“Show me the money!”
This memorably great line from the 1996 movie “Jerry Maguire” might just as well be coming from today’s CEO’s and CFO’s: a growing and vocal demand for accountability from the Marketing function.
Big Data Coming – For Better or Worse
Everywhere you go these days, you hear about “big data:” the coming golden age where all problems will be solved by crunching massive amounts of data from the web and every other imaginable source. You would think that the CMO’s ability to, indeed, show them the money, would never be better.
But according to a recent IBM study, “From Stretched to Strengthening,” there is still a yawning gulf between the accountability demands of the CFO and their CMO’s ability to answer them–even with big data. IBM interviewed over 1,700 CMO’s, across 19 industries and 64 countries. CMO’s said that the data explosion, far from being a solution, is one of the top four challenges they face. What was once seen as golden opportunity is becoming a huge problem as the data explosion overwhelms Marketing organizations.
Big Data ≠ Better ROI Measurement
But here’s the paradox. In the same study, almost half of the CMO’s believe that they are insufficiently prepared to provide hard return on marketing investment numbers on their key Marketing programs. Let me say that again: CMO’s are being overwhelmed with data, yet can’t adequately measure the ROI for their Marketing programs. How can that be?
Three Forces Transforming Advertising
Let’s take traditional advertising. It’s being transformed by three major forces: fragmentation, digitization, and social media. These forces are driving increases in data that are making it increasingly challenging to understand what works, what doesn’t and how ROI differs across initiatives.
For example, it used to be enough to measure the effectiveness of an ad in copy testing and “know” whether you had effective advertising or not. But in today’s world, the same ad will perform differently when delivered in linear TV vs. On-Line video vs. tablets vs. mobile. And, social media will impact the effectiveness of the ad and vice versa. Not to mention the interactive effects of these platforms or the fact that within a medium, ad performance will differ across TV programs, genres, web sites, time of day, pod position and more.
A Simple Framework for Assessing Advertising Effectiveness
What’s a CMO to do? Simplifying this data explosion into several simple concepts can provide insight and opportunities for CMO’s to not just measure the ROI of their advertising, but to optimize it. Here are three simple concepts to help you assess advertising effectiveness.
Reach – The first job of any advertising campaign is to reach the right audience. How well is your brand doing at this? It’s amazing to me how few CMO’s have any real systems in place to understand how efficiently their advertising is hitting their target—particularly in digital.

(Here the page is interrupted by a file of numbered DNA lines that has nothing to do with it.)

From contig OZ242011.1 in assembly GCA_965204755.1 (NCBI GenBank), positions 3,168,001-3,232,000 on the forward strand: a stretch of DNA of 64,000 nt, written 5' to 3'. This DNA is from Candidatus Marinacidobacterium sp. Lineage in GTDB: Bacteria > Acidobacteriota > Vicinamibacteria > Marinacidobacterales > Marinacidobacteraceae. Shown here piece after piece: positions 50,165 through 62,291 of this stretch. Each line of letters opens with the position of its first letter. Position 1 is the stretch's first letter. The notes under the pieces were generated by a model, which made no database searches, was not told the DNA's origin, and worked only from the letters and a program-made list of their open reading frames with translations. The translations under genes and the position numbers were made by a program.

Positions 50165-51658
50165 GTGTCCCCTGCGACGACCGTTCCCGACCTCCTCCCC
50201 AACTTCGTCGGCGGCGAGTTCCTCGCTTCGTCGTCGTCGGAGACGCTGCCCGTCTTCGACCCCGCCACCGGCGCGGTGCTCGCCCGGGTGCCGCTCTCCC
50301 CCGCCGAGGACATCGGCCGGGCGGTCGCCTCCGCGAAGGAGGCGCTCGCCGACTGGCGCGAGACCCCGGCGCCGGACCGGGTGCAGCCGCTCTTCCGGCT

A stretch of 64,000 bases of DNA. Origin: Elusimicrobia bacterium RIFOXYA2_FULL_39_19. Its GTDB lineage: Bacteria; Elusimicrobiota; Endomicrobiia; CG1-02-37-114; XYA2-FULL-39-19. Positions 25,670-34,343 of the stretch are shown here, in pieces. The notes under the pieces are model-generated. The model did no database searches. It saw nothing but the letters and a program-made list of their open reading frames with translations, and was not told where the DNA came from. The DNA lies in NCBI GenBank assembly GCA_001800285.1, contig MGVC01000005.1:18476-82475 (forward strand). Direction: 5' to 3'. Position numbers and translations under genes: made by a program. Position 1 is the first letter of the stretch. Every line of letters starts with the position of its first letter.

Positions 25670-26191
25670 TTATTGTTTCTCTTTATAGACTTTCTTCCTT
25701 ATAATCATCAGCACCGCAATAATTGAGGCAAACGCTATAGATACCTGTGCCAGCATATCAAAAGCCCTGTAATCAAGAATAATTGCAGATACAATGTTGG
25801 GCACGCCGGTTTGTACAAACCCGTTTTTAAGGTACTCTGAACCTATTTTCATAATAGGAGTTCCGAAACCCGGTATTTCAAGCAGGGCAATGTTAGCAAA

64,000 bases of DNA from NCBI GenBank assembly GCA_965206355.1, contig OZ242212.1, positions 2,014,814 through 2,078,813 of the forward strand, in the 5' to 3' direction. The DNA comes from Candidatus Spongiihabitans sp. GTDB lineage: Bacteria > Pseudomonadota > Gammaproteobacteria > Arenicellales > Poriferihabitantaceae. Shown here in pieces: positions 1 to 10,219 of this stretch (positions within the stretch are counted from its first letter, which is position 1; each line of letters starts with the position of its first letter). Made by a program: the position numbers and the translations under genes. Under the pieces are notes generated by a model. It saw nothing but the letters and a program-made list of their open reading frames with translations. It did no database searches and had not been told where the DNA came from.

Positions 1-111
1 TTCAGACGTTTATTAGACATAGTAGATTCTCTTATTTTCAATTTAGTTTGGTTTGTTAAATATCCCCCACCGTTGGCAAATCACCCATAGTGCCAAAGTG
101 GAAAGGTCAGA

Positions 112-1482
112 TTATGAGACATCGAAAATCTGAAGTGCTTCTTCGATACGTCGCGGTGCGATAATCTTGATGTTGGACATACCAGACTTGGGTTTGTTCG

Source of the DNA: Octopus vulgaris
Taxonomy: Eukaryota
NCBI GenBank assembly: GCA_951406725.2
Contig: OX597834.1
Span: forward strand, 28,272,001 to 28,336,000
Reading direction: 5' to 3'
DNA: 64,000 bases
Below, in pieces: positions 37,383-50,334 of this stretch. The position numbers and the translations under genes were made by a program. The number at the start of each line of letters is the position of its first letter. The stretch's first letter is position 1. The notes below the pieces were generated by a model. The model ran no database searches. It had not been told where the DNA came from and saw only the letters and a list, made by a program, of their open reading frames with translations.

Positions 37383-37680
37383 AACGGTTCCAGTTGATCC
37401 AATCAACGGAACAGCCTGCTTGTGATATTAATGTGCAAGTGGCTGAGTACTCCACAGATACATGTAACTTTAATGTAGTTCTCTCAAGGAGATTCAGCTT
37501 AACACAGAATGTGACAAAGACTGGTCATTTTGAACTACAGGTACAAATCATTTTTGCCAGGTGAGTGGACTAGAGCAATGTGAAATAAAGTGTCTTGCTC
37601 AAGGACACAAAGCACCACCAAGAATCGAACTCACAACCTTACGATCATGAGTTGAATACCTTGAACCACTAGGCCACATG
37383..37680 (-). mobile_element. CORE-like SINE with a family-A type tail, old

It’s now possible to measure reach, frequency and GRP’s against a demographic target on-line just as you would in TV—on a daily basis. Early learnings show that advertisers could be saving 10-20% by simply optimizing reach against their target across sites–e.g. moving money out of weak sites and into strong ones.
Resonance – Having reached the right audience, the next job of advertising is to get noticed. Breaking thru is the most important job of advertising, because if it doesn’t, nothing else matters anyway. But beyond breakthrough, advertising must communicate your brand and change how consumers feel about it. How well is your brand doing this—right now ?
The real news in the resonance space is the measurement all of this in near real time. CMO’s can use these in-flight insights to improve performance in market—and not wait till the next cycle. Optimizing creative unit rotation, media weight, programming, placement and cross-platform exposure are all opportunities in the new world of optimization “on the fly.”
Reaction – Advertising exists to drive behavioral change. Usually this means increasing sales, but it can also mean getting consumers to search for your brand, go to your Facebook fan page, talk positively about your brand, etc. Measuring reaction is key to understanding if your advertising is going the final mile to cause behaviors that result in a positive ROI.
Panels which track (with consumers consent) both TV viewing and Web surfing behavior enable Marketers to measure advertising’s impact on search, etc. Market Mix Modeling and Single Source measurement (measuring what consumers watch & buy at the household level) measure sales lift and ROI by media platform, and help answer the ever present questions of how much to spend and how to allocate across which platforms.
These three concepts—reach, resonance, and reaction, provide CMO’s a simple framework for measuring advertising effectiveness and how they can optimize their advertising and media plans. In my next post, I’ll tell you more about how this actually works in practice.